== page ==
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Ages & Stages

Intervention Strategies for Concerned Parents

Teens who abuse alcohol or other drugs can be as secretive as undercover agents, leading double lives. In Partnership for a Drug-Free America's Partnership Attitude Tracking Study, only 14% of the parents surveyed acknowledged the possibility that their teen had tried marijuana. Then the teens were polled. Three times as many—42%— admitted to having smoked pot. Kids often try to hide their alcohol and drug use from parents, and parents are often in denial about their children's activities.

When Parents Believe a Teen May Be Experimenting With Drugs:

According to studies of young people in drug treatment, some were using alcohol and other substances for more than two years without their mothers or fathers knowing. By the time a parent suspects their child has a drug problem, chances are she or he has a really big problem.

By the time a parent suspects their teen has a drug problem, he may have a serious problem.

Trust Your Instincts: If you have been carrying around the nagging feeling that your teen may be doing drugs, don't ignore it. Talk to your child and explain your concerns in detail. Be prepared -- your child may open up about his or her drug use and ask for help. Be strong and reassuring. Your teen may have made a mistake, but now is the time to correct it. Get your child into treatment with a mental health or addiction counselor. Your pediatrician can help guide you if you don't know where to start.

Monitor the Situation: If your child denies substance use, don't write it off. Monitor closely. Having physical evidence -- like finding drugs or paraphernalia in your child's bedroom, pictures on Facebook or text messages about buying, selling or using drugs -- can help to force the issue, which raises the question: Is it ethical to search your teen's room or invade his privacy?

Privacy: If you do not have particular concerns about your child's behavior, it is reasonable to allow teens a degree of privacy, which increases as they mature. However, when signs point to substance use, a parent has every right to violate a kid's privacy and look for drugs. Teenagers are not autonomous adults living in their parents' houses. Sometimes, in order to protect them, this is what is necessary.

Talk to Your Pediatrician: Follow up on your concerns about your child's behavior even if you do not find physical evidence. Speak to your child's pediatrician and be explicit about the details. Your child may have a medical or mental health problem presenting with behavior changes. Whatever the source of the problem, your pediatrician can help you figure out what is wrong.

Tips for Getting To the Truth and Stating Your Concerns:

  • Do not confront your child when you or she is angry or intoxicated. Wait until everyone has cooled off and sobered up.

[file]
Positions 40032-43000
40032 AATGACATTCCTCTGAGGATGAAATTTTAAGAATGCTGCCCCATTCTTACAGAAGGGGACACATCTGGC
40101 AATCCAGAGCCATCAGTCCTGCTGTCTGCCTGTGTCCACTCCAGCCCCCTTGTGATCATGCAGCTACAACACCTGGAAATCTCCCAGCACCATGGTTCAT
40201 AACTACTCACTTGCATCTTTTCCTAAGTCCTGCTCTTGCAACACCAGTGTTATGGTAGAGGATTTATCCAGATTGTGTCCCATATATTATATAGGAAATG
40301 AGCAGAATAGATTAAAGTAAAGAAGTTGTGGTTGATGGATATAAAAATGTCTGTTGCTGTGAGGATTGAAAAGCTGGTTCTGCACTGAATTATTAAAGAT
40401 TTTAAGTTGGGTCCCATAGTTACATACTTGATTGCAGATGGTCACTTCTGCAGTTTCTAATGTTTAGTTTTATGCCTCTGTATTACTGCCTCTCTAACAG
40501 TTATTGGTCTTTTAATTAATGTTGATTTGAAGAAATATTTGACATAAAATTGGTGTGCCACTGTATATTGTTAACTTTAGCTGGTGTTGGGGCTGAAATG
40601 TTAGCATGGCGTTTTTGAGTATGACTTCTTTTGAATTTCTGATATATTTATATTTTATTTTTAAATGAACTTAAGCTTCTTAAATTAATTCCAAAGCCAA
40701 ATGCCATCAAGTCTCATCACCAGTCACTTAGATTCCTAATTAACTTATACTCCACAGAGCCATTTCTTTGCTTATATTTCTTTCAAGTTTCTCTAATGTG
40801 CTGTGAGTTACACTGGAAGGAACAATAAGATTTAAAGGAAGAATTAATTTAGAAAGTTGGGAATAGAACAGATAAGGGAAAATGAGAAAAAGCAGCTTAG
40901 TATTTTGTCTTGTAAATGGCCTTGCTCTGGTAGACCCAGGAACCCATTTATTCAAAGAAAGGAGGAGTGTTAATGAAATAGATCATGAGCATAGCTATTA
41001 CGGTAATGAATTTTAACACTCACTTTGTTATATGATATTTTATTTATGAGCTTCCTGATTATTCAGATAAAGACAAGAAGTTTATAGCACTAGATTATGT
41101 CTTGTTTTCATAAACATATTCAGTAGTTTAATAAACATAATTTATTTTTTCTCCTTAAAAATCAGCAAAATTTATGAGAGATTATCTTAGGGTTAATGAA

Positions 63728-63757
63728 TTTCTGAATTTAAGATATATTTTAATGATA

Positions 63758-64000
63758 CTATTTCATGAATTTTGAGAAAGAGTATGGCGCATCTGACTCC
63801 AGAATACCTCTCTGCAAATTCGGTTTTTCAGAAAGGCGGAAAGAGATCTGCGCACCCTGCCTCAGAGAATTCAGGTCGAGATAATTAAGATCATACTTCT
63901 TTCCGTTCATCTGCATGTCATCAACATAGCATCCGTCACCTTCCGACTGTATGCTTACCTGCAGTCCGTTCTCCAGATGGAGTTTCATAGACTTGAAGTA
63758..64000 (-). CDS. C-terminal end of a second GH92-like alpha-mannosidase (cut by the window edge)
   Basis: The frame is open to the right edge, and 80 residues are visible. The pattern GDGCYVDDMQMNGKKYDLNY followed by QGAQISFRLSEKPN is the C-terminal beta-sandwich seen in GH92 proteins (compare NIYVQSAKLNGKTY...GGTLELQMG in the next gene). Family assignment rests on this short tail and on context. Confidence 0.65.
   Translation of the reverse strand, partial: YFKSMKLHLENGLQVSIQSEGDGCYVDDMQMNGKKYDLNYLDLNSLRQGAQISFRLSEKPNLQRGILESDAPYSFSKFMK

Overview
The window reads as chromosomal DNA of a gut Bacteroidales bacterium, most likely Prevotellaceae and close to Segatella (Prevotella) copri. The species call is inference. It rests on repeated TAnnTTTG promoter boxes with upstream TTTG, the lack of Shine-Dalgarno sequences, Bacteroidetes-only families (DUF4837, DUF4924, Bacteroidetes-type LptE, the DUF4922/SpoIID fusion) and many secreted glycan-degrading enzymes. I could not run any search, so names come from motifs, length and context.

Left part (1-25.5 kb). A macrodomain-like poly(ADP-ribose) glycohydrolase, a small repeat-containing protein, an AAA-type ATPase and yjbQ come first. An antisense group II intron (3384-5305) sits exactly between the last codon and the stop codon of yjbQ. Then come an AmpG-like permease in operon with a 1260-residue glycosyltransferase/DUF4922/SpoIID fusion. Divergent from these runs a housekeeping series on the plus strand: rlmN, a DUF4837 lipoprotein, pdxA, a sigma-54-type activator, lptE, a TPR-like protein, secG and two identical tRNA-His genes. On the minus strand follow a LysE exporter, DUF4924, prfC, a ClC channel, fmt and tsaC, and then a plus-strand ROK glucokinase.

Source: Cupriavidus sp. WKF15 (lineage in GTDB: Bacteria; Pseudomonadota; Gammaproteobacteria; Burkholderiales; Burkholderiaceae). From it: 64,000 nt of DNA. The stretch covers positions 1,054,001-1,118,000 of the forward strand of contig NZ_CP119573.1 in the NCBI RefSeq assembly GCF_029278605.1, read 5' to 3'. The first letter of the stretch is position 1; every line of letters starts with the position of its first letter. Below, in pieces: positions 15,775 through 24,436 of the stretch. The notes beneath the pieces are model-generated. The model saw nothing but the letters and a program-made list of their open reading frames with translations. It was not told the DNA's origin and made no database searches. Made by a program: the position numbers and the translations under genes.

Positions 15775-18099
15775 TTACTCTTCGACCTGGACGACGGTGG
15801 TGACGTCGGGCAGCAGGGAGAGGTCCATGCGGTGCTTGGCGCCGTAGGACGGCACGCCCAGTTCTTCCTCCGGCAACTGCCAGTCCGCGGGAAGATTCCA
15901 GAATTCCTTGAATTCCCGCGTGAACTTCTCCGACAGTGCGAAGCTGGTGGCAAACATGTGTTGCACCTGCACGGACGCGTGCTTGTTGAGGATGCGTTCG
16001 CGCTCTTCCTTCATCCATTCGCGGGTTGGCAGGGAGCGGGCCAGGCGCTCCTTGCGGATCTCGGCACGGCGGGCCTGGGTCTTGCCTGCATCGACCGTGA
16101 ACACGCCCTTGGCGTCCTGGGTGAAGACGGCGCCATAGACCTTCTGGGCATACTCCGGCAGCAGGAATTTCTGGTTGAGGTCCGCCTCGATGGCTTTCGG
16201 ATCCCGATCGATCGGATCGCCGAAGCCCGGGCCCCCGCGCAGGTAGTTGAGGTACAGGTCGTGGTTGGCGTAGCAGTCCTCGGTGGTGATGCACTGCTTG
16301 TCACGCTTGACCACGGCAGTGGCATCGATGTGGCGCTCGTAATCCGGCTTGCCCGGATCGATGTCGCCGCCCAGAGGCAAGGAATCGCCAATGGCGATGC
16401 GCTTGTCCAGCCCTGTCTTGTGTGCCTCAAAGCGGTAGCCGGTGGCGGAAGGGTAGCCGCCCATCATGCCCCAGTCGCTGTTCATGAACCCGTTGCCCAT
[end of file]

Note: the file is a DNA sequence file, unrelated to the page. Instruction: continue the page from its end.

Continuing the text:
• Agree on a plan before talking to your child.
  • Select a time when you have privacy and interruptions will be minimal.
  • Put all of the cell phones away and send the other kids in the family outside.
  • Avoid direct accusations of drug involvement. After all, you could be wrong. Some behaviors that suggest substance abuse, like a flat affect and acting distant, could also be symptomatic of depression. Or perhaps the teen is having a hard time in school but hasn't confided all the details.
  • Don't belittle or heap on the guilt, as in, "You keep this up, mister, and you'll kill your father!" Substance abusers are usually well acquainted with self-loathing and may already feel remorseful for the heartache they have caused. Ratcheting up their feelings of worthlessness and shame probably will not motivate them to stop. If anything, it might compel them to get high, in order to mute their pain.
  • Try stating your concerns this way:
    • "We've noticed some changes in you lately." Name them. "We love you and sense that something may be troubling you. Sometimes people act differently because they experiment with drinking or other drugs and then realize that they've gotten in over their heads."
    • "Should we be concerned about that? If so, we hope you will be honest with us and tell us so that we can help you to stop, because drugs are too big a problem for any kid to have to handle all by himself."

Additional Information:

Last Updated
Adapted from Caring for Your Teenager (Copyright © 2003 American Academy of Pediatrics)
The information contained on this Web site should not be used as a substitute for the medical care and advice of your pediatrician. There may be variations in treatment that your pediatrician may recommend based on individual facts and circumstances.
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